Event, copyright firms spar over Bollywood songs at weddings



The public notice issued by the Department for Promotion, Industry and Internal Trade is a blow to the music industry facing minuscule revenues from streaming services, radio and television and battling piracy, say copyright societies.

NEW DELHI : A recent government notice saying Bollywood songs can be played at weddings without a copyright licence has revived an age-old tussle between the event management industry and music copyright societies.

The public notice issued by the Department for Promotion, Industry and Internal Trade is a blow to the music industry facing minuscule revenues from streaming services, radio and television, and battling piracy, say copyright societies. Event management companies led by the Event and Entertainment Management Association (EEMA), meanwhile, point out that weddings are not commercial events, and there is no provision to charge them in the Copyright Act. Meanwhile, public performances only make up 2-5% of revenues of music labels, which don’t want to make the effort to pursue these legalities.

The music copyright and licensing ecosystem in Indiais led by players such as PPL India (Phonographic Performance Ltd), IPRS (The Indian Performing Right Society Ltd) and Novex Communications.

“The Copyright Act of 1957 clearly exempts music played in weddings and religious ceremonies from licensing charges, and it is only after the covid-19 pandemic that these bodies started sending notices to five-star hotels asking for money. We welcome the notice because this coercion needed to be long stopped and we had made representations for the same," said Siddhartha Chaturvedi, founder and chief executive of Event Crafter, and a member of EEMA.

Chaturvedi added that weddings are not commercial activities and, in fact, a means for music to gain more virality among listeners. Moreover, only five-star hotels were being targeted and pressed for licences when several weddings take place at varied venues across the country every year, he said.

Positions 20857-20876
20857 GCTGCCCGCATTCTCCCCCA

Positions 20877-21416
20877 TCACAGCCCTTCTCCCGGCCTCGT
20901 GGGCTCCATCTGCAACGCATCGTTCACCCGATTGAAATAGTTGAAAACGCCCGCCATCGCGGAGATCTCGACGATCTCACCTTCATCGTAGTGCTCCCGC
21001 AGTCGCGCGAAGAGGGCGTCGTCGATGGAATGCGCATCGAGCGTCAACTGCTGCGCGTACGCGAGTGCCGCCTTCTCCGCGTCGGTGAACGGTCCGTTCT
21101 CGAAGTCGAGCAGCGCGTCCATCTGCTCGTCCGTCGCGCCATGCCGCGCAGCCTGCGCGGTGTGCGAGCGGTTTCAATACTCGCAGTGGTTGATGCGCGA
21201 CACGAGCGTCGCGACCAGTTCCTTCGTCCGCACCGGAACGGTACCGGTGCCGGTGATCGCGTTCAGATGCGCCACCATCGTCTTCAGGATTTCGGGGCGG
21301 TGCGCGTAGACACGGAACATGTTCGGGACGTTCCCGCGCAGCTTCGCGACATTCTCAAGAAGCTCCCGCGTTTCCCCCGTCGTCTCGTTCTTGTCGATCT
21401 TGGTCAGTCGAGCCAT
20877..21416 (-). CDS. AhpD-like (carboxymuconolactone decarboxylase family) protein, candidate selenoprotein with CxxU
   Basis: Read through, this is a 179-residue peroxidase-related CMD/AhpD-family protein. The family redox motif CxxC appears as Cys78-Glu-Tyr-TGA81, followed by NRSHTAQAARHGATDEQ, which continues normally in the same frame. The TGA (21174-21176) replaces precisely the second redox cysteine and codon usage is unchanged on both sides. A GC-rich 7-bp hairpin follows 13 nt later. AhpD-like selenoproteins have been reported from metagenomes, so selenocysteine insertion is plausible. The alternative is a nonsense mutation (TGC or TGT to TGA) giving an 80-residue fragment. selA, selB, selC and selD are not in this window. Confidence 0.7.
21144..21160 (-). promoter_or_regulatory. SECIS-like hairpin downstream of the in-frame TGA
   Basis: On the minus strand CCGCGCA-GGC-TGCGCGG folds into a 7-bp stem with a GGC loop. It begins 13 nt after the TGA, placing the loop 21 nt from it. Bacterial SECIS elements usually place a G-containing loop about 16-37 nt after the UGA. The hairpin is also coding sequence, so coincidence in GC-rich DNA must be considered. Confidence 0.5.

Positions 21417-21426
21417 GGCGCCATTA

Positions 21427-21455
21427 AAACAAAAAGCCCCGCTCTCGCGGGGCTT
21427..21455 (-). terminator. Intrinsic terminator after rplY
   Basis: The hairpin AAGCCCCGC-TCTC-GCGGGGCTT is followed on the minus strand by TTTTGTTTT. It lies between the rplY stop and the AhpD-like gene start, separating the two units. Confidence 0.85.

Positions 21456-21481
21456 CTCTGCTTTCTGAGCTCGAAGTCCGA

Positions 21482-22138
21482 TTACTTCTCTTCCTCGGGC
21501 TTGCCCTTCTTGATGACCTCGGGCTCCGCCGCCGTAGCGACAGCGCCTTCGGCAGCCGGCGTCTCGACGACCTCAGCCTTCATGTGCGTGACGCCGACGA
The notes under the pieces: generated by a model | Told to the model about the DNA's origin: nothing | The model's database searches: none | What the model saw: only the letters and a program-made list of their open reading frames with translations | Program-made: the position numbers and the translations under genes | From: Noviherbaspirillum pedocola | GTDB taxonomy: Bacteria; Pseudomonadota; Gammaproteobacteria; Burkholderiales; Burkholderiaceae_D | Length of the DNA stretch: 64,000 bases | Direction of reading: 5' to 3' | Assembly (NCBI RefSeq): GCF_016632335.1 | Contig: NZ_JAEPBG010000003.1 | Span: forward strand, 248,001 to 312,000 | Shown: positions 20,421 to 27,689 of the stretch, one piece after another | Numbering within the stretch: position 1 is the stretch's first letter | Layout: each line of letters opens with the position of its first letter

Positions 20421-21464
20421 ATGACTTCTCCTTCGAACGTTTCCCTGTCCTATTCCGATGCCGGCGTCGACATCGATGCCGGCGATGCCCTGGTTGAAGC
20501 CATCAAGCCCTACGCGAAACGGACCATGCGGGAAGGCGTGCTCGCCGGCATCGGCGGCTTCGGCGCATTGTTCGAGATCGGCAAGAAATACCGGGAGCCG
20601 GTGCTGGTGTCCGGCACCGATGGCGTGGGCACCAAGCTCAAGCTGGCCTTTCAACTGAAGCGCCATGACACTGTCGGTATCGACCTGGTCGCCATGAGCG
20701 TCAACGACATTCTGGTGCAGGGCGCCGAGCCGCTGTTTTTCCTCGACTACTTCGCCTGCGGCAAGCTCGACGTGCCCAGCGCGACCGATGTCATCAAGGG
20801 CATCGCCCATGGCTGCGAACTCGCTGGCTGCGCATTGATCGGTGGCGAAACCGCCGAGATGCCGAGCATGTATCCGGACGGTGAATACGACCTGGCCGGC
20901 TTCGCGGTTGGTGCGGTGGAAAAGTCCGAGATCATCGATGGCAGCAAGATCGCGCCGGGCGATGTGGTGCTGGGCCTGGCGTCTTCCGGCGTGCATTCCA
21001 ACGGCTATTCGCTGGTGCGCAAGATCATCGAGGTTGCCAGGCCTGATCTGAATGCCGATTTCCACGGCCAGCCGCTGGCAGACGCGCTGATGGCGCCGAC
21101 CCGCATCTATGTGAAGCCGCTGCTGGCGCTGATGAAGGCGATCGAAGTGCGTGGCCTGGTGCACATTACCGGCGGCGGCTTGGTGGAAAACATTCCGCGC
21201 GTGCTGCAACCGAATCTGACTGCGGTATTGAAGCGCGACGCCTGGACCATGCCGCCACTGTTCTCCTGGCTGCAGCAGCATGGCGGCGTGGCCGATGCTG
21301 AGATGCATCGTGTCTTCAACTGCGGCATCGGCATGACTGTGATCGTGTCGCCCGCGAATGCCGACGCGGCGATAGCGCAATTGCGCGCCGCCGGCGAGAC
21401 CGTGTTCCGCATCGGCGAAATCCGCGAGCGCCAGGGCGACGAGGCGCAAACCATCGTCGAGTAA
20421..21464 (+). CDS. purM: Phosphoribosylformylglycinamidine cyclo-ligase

However, a member of a copyright body representing multiple music labels said on condition of anonymity that event and hotel management companies are working against them. “When crores can be spent on a two-day wedding, why do they need to siphon money off music labels and artistes?" the person asked.

In private consumption of music, enforcement is that much harder because of how difficult it is to track such consumption and the general reluctance among consumers to pay for music, Sandhya Surendran, a partner at legal firm BTG Legal, pointed out. “This attitude stems from a lack of awareness of how copyright law works and how easy it is to access ‘free’ music. In the US or Europe, you cannot operate a business establishment which will have music in its premises without procuring appropriate licenses, and these countries have the necessary infrastructure to support enforcement.However, that said, a wedding is not a ‘commercial’ event and is a private gathering of a limited set of people, so exempting these functions from the scope of performance royalties should technically not be such a big cause of concern given how irregular and erratic the enforcement has been," Surendran added.

To be sure, further challenges around regulating disorganized forms of music consumption arise from the reluctance of music labels to pursue the same. “Public performance only makes up 2-5% of our overall revenues. The reason labels turn a blind eye to most of this is that efforts would outweigh the returns and we can’t be running around to claim money for these things. They are impossible to monitor, so we prefer to think of it as a way for the music to gain more visibility," said a senior executive at a music label requesting anonymity.

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